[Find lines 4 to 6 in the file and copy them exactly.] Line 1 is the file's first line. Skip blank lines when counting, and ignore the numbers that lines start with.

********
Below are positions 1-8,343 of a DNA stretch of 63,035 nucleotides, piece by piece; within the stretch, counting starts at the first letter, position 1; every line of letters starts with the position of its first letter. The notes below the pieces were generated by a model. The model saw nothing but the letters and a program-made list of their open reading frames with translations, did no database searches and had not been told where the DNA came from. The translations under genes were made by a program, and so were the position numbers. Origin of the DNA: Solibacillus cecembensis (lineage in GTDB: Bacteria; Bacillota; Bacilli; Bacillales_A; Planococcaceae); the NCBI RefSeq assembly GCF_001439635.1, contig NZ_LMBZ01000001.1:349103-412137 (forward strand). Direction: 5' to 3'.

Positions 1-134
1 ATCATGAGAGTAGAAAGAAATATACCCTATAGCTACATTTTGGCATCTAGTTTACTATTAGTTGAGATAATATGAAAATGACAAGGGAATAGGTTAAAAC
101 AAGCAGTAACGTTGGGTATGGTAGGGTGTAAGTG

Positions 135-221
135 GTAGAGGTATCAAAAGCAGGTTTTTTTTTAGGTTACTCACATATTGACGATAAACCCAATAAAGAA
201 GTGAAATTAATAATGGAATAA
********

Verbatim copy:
101 AAGCAGTAACGTTGGGTATGGTAGGGTGTAAGTG

Positions 135-221
135 GTAGAGGTATCAAAAGCAGGTTTTTTTTTAGGTTACTCACATATTGACGATAAACCCAATAAAGAA